By Miranda Massie on September 11, 2018
Welcome back to another academic year at UBC.
In our efforts to be our best professional selves to the populations we serve, we often overlook an important element: ourselves. It’s tempting to prioritize everything and everyone above ourselves, particularly during busy times of the year like September. The general sense of overwhelm can lead to increased stress, and if we’re unable to manage this stress, we tend to fall into negative behaviours that can result in ill health (mental, physical and emotional).
So what’s the solution? Instead of a one-off activity (that will ultimately find its way to the bottom of our to-do list), utilize self-care as an ongoing stress management tool. It’s best implemented through activities and practices that are small, manageable and either low-cost or no-cost; you’ll reduce as many barriers as possible and increase success.
There are effective ways to incorporate self-care in both personal and professional settings to enhance your overall resilience and reduce stress. If you are finding it difficult to come up with self-care strategies of your own, use some of our ideas below.
Strategies to inspire self-care in your professional setting: [1,2]
- Set clear expectations of self and others.
- Be open to help offered by others.
- Share your feelings (with someone or with yourself).
- Find ways to infuse humour into your day. Can you see the lighter side of situations or interactions?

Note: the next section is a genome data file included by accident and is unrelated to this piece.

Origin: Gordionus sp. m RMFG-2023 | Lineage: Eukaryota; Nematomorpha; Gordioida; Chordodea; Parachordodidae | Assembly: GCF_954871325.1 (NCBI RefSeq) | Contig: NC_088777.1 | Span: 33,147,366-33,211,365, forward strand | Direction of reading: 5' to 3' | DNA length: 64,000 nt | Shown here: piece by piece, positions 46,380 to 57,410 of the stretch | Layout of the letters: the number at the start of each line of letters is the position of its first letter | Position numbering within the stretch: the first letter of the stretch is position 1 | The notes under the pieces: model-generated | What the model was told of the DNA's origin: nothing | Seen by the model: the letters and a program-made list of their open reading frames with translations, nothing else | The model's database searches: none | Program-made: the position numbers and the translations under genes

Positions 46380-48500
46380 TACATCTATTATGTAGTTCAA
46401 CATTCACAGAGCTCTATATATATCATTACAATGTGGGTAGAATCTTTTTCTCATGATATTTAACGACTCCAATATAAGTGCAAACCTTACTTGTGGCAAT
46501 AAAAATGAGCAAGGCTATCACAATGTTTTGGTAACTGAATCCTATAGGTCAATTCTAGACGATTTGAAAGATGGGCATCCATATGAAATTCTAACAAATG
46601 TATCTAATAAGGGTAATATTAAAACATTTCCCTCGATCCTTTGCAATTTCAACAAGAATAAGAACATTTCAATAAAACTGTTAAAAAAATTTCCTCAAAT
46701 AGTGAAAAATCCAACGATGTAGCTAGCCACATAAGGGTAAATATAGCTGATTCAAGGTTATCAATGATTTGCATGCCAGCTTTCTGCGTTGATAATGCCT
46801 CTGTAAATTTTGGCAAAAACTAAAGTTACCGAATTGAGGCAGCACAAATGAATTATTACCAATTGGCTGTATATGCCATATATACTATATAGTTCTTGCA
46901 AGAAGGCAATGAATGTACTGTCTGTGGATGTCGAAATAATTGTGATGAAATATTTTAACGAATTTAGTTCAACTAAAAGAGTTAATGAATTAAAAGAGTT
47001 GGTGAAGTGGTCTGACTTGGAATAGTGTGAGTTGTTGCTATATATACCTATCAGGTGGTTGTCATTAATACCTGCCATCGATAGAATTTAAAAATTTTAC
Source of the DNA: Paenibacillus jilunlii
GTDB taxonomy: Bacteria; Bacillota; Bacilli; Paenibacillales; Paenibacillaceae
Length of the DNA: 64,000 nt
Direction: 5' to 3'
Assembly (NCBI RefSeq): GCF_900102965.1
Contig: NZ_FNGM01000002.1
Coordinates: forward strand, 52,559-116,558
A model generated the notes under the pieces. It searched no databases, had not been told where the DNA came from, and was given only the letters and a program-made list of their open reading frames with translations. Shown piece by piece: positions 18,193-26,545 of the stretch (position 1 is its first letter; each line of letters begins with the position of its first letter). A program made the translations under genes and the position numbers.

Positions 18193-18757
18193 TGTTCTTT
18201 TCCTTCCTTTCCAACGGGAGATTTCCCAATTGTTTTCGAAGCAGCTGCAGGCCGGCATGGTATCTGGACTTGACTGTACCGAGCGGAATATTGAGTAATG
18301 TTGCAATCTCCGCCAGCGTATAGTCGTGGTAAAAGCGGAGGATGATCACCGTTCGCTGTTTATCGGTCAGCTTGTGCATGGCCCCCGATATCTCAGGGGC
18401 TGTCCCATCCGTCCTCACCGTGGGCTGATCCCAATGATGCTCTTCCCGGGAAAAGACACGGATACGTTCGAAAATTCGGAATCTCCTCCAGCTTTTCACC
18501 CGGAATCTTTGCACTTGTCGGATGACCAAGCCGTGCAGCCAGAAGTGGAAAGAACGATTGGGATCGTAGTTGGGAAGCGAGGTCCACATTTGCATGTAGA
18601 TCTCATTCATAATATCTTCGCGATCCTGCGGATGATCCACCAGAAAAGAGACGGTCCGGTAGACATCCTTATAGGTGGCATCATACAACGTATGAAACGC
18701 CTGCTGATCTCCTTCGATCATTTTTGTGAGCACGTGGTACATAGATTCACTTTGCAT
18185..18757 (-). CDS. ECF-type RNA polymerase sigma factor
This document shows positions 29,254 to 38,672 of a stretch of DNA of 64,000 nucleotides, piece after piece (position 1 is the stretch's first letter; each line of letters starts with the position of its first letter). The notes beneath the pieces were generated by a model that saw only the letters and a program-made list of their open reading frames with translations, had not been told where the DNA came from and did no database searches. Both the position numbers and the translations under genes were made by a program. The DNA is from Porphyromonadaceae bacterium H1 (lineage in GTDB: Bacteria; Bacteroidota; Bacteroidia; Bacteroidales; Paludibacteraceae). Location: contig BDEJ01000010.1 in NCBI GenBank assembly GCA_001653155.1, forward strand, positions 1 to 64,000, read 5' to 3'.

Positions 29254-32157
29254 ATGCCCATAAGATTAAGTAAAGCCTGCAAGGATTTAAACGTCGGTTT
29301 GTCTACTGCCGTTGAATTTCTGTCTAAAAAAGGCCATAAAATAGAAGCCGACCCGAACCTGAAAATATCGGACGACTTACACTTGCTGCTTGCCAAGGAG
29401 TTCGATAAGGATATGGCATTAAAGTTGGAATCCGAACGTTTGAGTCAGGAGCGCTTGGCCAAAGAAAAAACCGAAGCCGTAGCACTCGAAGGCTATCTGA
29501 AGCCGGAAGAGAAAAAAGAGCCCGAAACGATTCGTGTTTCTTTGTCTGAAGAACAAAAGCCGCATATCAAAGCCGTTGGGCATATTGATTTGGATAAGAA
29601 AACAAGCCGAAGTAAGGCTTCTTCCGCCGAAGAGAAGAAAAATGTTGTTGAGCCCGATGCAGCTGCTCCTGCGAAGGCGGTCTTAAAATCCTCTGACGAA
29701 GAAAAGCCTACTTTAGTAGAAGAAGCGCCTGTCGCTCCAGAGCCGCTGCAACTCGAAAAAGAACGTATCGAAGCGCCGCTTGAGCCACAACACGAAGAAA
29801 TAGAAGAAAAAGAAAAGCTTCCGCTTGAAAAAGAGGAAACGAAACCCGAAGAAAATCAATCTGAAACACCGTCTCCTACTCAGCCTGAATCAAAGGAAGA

- Make a fulfillment list: write down the aspects of your job that you find the most rewarding, fulfilling and nurturing. Keep it handy.
- Try the ‘3 Things a Day” rule. Start your day by listing three, non-negotiable tasks that you want to accomplish and schedule your day in order to prioritize them. It gets things done while producing a sense of accomplishment.
Strategies to incorporate personal self-care: [1,2]
- Make gratitude Post-it Notes.
- Start eating breakfast or add protein to your breakfast.
- Spice up your water. Try flavoured or fizzy water to encourage hydration.
- Stand, stretch or change the position that you are in at the top of every hour.
- Create a sleep routine to encourage quality sleep.
- Take a 5-minute digital detox (no devices!)
This month, I invite you to try implementing just one new self-care strategy using the examples above. I hope that it will help to keep your own wellbeing in mind while you’re working and serving our broader UBC communities.
Happy school year!
All my best,
 The Resilient Practitioner: Burnout and Compassion Fatigue Prevention and Self-Care Strategies for Helping Professionals, Skovholt and Trotter Mathison, 2011.
 Transforming the Pain: A Workbook on Vicarious Traumatization, Pearlman & Staff, 1996.
Photo Credit: UBC Communications & Marketing